Blaine student finds creative outlet in photography

Published on Thu, May 22, 2008 by Tara Nelson

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Blaine student finds creative outlet in photography

By Tara Nelson

In many ways, Mitch Moquin is like any other high school senior.
Sporting a moppy haircut, bright green polo shirt and trendy jeans, Moquin deals with the typical activities of submitting college applications, finding letters of reference and planning for the future.
But at the age of 17, Moquin is a musician and also an accomplished photographer who has a firm grasp on basic concepts such as composition, depth of field and light balance.

During his free time, he said he pours through books of photography, and wanders in search of subjects for his next photographic odyssey.
His friend Sarah Jerns, who he says introduced him to photography, describes his photographs as capturing moments that allow a break form the stressors of life and reflect on moments that are often overlooked or forgotten.

“Mitchell's photography is growing with his personality right now,” she said. “He is recognizing that life changes when you enter your last year of high school and he shows that through his photography.”
Moquin’s photographs are available for viewing by visiting his web site at He is currently working as a photo assistant to Bellingham photographer Rachel Bayne of Bayne Photography.

How did you get interested in photography?
My friend Sarah Jerns got me into photography around September, 2006. Later that month, we lost contact and I kind of put taking it up to the side, but it didn’t take long for me to take interest in it again.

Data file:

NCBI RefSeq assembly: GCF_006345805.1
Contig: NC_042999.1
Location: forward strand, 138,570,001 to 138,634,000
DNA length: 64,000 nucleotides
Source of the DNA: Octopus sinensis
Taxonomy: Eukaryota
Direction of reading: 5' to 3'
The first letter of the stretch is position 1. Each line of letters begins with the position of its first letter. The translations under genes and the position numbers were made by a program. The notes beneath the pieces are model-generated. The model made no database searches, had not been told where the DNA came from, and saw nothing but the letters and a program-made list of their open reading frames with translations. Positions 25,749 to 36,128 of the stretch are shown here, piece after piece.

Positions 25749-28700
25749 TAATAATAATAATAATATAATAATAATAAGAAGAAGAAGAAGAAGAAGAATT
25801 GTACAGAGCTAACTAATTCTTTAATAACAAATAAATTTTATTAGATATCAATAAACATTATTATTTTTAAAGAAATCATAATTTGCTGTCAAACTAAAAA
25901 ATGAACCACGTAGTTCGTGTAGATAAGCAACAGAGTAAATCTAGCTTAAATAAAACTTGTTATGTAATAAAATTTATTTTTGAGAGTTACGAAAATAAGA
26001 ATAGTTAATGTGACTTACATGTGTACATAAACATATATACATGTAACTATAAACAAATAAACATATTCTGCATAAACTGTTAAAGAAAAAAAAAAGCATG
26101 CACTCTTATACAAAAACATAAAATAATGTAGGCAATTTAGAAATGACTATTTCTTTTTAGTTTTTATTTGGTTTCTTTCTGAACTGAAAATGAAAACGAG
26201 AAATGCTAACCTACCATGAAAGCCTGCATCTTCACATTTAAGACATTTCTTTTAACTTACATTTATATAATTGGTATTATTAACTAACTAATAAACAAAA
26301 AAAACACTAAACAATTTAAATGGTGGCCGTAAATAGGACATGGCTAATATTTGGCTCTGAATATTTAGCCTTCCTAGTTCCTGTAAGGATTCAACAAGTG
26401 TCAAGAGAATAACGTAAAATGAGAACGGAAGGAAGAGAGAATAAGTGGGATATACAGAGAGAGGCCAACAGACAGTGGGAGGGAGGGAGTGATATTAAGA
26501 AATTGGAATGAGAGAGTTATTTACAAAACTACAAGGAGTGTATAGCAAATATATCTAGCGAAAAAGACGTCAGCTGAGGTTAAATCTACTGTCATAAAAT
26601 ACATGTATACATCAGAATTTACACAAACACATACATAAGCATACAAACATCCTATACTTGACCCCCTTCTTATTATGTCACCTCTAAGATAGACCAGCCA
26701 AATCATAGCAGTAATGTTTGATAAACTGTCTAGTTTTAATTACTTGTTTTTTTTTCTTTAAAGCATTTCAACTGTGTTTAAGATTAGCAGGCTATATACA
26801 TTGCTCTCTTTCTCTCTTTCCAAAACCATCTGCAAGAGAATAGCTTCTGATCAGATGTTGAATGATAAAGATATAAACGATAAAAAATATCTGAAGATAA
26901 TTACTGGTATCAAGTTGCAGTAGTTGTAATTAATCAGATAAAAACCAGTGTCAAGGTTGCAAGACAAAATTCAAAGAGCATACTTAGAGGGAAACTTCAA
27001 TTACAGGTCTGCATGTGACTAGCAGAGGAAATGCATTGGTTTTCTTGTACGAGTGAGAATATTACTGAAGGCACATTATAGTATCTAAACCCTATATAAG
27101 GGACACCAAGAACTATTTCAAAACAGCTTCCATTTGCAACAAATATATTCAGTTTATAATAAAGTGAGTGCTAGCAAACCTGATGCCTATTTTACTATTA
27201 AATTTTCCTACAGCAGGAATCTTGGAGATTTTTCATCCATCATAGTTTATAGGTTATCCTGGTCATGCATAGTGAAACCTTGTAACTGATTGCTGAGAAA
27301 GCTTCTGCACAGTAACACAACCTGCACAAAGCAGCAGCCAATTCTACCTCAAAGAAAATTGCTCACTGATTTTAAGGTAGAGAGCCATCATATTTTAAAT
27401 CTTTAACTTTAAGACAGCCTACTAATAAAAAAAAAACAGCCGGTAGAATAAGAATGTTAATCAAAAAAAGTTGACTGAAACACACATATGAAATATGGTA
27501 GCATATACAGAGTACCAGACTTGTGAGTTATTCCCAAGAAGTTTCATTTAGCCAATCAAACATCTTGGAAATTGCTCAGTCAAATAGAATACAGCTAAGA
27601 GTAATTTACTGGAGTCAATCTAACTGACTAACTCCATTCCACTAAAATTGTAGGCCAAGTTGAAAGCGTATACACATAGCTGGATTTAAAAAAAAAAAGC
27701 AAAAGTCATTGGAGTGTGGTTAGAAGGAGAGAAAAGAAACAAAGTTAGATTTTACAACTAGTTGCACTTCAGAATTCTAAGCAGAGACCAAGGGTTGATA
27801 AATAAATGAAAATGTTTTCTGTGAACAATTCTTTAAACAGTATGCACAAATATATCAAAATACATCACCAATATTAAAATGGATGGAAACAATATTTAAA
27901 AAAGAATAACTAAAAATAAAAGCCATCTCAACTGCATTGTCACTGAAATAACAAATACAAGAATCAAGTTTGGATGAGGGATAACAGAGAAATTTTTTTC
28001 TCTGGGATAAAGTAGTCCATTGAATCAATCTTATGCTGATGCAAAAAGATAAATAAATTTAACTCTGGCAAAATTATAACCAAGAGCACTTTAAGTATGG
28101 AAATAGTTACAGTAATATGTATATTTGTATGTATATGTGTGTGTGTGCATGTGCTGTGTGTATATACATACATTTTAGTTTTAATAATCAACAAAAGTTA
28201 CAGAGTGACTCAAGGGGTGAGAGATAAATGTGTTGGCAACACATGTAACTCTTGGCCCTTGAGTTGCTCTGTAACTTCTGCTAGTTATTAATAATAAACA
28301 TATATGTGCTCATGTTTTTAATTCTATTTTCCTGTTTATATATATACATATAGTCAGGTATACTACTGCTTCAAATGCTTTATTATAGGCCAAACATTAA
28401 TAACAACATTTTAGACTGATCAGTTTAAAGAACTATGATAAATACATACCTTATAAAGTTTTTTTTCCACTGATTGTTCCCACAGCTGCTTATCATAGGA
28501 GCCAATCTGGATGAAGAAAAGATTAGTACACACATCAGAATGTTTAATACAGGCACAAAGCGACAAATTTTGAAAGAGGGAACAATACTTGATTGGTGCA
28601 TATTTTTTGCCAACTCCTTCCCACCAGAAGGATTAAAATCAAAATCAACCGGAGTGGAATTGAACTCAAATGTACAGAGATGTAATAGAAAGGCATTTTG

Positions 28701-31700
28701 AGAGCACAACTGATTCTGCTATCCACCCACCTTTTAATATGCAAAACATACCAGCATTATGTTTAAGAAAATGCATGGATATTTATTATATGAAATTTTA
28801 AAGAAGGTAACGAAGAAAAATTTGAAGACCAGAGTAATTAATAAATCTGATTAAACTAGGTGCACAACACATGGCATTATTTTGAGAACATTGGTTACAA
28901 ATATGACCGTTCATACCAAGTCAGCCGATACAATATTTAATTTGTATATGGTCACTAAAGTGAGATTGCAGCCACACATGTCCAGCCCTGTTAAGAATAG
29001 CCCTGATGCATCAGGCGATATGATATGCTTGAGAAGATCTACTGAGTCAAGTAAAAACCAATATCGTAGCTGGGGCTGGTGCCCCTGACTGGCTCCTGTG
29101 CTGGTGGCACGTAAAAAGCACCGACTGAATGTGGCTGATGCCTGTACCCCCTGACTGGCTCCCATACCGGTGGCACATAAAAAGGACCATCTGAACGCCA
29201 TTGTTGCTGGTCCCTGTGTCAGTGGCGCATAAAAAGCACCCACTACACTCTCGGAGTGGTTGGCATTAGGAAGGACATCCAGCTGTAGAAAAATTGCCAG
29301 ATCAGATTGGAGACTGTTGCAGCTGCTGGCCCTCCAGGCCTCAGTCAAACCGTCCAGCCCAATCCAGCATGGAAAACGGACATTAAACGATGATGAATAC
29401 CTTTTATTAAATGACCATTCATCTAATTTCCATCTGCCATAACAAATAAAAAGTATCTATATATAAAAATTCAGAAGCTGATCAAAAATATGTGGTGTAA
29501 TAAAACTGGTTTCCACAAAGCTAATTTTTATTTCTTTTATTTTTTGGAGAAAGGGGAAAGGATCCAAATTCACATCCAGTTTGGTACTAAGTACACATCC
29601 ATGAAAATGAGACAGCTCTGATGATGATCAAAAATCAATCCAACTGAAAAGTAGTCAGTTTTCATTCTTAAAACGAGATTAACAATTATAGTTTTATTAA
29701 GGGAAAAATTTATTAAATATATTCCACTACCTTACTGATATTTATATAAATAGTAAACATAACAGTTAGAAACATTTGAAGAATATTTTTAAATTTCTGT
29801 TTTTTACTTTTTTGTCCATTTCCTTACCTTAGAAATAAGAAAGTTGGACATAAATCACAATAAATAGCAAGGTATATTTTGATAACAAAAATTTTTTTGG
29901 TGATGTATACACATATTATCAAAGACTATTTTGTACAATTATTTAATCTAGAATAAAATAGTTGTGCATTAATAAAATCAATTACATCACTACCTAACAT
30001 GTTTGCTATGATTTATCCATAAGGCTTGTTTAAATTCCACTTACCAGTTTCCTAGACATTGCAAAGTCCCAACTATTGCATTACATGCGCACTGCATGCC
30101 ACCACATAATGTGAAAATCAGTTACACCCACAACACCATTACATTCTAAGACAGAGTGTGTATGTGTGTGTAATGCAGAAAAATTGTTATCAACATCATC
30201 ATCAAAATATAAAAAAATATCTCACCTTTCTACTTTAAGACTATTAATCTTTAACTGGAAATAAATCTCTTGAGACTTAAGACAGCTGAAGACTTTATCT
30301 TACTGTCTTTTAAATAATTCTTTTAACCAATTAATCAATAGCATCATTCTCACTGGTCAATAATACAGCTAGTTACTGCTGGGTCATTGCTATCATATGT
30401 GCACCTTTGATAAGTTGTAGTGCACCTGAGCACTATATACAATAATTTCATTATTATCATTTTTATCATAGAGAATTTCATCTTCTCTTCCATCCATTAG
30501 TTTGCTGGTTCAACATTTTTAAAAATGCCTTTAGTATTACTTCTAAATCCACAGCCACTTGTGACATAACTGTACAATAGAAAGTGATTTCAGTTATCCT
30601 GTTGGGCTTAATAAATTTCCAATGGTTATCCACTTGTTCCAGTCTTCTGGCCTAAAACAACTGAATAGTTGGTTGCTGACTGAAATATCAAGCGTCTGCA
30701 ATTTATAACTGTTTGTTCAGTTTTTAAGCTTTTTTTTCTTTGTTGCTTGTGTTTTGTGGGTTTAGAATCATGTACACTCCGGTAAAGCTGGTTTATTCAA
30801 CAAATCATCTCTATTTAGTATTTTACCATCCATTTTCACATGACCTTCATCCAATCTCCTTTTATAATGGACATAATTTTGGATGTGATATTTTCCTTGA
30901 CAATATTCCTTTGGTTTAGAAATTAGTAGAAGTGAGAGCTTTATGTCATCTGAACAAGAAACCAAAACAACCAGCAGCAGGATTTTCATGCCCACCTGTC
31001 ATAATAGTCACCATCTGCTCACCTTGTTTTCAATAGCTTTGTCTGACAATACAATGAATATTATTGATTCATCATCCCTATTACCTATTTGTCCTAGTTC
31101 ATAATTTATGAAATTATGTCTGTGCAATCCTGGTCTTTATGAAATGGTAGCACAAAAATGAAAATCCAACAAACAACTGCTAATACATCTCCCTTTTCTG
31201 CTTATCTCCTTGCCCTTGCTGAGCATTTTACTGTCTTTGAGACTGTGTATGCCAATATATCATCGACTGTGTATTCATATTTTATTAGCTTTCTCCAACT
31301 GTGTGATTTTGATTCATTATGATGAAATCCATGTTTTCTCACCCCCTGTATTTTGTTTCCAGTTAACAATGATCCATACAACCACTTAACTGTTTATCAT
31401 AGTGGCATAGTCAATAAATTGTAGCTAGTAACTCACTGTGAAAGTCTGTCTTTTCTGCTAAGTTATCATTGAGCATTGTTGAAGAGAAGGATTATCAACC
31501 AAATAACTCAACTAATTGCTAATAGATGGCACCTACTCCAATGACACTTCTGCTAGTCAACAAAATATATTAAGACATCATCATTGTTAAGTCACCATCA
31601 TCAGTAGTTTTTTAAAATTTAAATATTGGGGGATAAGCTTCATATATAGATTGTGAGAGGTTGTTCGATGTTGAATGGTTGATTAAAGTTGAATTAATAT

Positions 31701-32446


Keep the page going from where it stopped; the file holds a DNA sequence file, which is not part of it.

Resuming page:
When I went to Japan with the high school wind ensemble in February I was set on coming back with my first camera. I was in a new environment and that allowed me to really open up to seeing new things and really immersing myself into the medium.

What subjects inspire you?
Really, everything inspires me to take pictures. I like to see the aesthetic value in everything. Whether it is derelict or majestic, I think everything is worthy of being captured through a lens. However most of the time I like to shoot things that most people’s eyes overlook. Mostly I like to shed new light on things that people don’t pay notice to.
Your photographs have a sort-of abstract quality.

Can you explain?
My friend Sarah works for a wedding photographer in Bellingham and he had a little insight on this thought of the abstraction.

Just like a lot of the music we listen to today, I think our generation is exposed to a different way of seeing things than previous generations, which is a real contrast from things people have ever seen before. I try to keep my perspective new whenever I shoot, and I think anyone can appreciate that because a lot of the shots I get are original. I think I’ve attained my own discernable style and I’m proud of that. I want to show people how I view things in the abstraction that I present them.

Before I shoot I typically have a shot in my head and and a lot of these thoughts I get from images I have seen before and I like to put my own spin on them while still maintaining the integrity of a photograph that people would want to put on their wall. While still giving people something to think about when they look at my shots.